State of Tennessee fines a funeral director $7,000
A Memphis funeral home director has been fined and had his license to practice in Tennessee revoked by the state. The reasoning behind this? Holding deceased bodies captive from their family.
Back in 2017, Terrin Ellis and his sister were looking into the Signature Funeral Home by Premier after their mothers’ passing. They did some research and met with someone named Bevis Bell at the company’s place in Memphis.
After thinking the prices were just a bit too high for them, they had decided to go elsewhere. They told Bell this and assumed what anyone else would, that they’d be on their way afterwards. That wasn’t exactly the case though.
The pair were shocked to find that Bell had already take their mothers body and embalmed her.
“He told us he already picked our mom up and embalmed her, we didn’t discuss nothing, didn’t sign nothing.” Ellis said.
After both Ellis and his sister said that they wanted to have their mother body moved elsewhere, Bell then said they must pay a total of $1,075 before the company would release their mother.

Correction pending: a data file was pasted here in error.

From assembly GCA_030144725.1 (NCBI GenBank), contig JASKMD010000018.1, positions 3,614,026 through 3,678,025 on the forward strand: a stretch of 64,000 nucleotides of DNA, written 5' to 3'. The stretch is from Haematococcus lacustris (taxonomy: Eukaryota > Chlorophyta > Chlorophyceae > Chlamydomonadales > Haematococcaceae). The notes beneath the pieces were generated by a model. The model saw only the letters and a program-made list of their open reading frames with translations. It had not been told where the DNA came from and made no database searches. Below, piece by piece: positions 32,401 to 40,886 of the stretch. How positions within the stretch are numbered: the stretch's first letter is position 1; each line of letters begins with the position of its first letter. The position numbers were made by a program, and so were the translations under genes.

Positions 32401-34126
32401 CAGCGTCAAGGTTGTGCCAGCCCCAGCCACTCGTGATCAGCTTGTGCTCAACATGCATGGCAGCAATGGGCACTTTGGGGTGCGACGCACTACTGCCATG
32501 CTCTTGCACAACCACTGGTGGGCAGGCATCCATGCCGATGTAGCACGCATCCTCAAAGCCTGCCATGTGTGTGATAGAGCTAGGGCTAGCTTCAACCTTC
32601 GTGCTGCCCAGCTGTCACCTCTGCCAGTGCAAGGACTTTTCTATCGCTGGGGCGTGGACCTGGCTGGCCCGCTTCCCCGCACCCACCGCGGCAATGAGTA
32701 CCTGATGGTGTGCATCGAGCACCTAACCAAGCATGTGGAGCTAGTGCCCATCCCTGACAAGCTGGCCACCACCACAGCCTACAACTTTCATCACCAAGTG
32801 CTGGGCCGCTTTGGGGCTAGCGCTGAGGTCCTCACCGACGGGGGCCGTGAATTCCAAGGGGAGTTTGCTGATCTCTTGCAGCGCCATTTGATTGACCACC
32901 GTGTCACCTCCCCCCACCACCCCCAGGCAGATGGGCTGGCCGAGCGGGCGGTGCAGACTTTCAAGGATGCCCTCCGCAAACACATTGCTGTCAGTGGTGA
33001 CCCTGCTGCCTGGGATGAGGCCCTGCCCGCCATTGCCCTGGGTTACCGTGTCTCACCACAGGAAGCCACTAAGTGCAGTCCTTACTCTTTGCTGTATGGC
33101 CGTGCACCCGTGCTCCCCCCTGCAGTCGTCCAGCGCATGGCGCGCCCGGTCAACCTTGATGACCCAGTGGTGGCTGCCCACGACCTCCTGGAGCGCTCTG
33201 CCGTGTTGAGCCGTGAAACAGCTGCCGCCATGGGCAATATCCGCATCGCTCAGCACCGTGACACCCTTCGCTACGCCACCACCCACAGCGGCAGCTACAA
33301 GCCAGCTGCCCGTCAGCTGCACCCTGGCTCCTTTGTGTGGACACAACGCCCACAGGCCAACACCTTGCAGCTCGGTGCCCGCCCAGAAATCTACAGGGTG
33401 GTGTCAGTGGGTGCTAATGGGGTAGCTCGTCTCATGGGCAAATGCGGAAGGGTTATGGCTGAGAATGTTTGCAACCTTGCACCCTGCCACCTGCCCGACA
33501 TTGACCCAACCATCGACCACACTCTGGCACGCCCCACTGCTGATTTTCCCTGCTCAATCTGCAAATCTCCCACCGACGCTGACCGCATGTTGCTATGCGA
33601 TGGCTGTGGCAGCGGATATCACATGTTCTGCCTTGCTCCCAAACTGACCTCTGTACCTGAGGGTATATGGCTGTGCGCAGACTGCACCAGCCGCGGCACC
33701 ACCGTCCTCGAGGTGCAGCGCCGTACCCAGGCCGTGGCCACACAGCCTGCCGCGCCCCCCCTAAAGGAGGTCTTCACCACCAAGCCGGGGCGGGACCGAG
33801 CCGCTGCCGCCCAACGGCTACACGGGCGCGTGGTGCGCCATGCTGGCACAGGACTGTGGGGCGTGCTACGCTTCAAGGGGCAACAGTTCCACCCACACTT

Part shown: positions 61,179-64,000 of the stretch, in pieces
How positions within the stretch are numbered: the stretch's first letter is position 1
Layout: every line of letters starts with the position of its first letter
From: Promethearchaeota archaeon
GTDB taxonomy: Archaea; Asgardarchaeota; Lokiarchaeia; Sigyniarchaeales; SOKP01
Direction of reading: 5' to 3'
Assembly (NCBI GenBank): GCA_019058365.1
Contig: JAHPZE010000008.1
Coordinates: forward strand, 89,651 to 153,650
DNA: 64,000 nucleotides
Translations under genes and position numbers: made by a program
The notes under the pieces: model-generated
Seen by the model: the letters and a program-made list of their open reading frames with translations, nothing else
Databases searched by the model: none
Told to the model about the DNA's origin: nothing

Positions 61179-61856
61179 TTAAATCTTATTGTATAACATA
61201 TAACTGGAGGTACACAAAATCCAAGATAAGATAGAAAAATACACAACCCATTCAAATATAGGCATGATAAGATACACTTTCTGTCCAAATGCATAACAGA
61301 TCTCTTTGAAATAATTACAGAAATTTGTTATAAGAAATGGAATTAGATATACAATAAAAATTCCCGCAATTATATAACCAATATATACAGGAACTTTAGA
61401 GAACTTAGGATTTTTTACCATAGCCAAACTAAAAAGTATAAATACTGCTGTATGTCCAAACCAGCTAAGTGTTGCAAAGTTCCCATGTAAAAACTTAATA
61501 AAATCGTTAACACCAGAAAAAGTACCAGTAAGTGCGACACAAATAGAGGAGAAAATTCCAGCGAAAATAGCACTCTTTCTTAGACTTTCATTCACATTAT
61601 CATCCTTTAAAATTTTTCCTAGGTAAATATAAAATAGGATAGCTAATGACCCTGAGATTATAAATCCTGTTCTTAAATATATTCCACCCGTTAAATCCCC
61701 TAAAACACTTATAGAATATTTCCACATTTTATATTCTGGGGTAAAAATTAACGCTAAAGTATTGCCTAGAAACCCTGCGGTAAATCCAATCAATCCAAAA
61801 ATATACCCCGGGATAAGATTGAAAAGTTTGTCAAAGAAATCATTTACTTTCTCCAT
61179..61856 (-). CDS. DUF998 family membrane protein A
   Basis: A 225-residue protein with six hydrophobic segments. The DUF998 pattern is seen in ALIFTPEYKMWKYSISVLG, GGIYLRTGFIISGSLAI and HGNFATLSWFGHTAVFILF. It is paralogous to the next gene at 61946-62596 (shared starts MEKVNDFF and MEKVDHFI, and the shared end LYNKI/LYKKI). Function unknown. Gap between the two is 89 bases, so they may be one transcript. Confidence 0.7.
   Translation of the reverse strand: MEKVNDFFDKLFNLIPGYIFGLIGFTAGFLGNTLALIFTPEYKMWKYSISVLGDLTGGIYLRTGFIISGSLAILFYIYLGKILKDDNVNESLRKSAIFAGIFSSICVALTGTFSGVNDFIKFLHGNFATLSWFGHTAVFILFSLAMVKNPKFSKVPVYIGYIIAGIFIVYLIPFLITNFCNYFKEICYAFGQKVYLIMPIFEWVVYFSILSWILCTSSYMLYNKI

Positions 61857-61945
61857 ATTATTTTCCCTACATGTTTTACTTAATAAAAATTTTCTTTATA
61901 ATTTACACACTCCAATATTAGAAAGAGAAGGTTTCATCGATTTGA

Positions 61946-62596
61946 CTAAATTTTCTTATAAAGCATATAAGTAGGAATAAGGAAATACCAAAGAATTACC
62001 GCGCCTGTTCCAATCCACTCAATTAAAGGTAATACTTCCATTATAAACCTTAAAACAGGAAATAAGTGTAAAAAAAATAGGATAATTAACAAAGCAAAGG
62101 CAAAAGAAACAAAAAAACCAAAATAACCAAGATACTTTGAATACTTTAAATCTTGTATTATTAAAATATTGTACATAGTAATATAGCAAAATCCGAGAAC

Just a day later, Bell then raised the price to $2,175 to cover fees for removal, embalming, consultation, and storage.
Justice to Ellis and other families
Ellis and his sister made accusations against Bell back in 2017, reporting them to the State Department of Commerce and Insurance. Since then, investigations have found that the Ellis family isn’t the only one to suffer at the hands of the funeral home.
In fact, two more families experiences the same thing at the funeral home. Their family members had already been taken and embalmed and basically held captive from them.
Further investigations revealed that Bell hadn’t even had a license with the state of Tennessee since the year 2000. The funeral director, Roland Gosey, was also revoked of his license to practice in Tennessee due to these situations.
Even after Ellis’ and his sister’s initial complaint in late 2017, it took a while year and a half for the state’s investigation to take place and come to a close. Since the investigation had started, Gosey closed the funeral home himself.
“It shouldn’t take that long to handle a case like this. It’s not an animal that got killed. It’s someone’s family member, somebody’s mom.” Ellis said.
State officials say that it’s difficult to hurry cases like this because sometimes they tend to be incorrect or completely untrue.
Gosey, who had his license revoked, also has a license in Arkansas. The Arkansas state officials have been notified and are aware of his actions and allegations in the Tennessee investigation but won’t make any further comments. He’s still currently running his funeral business in Arkansas.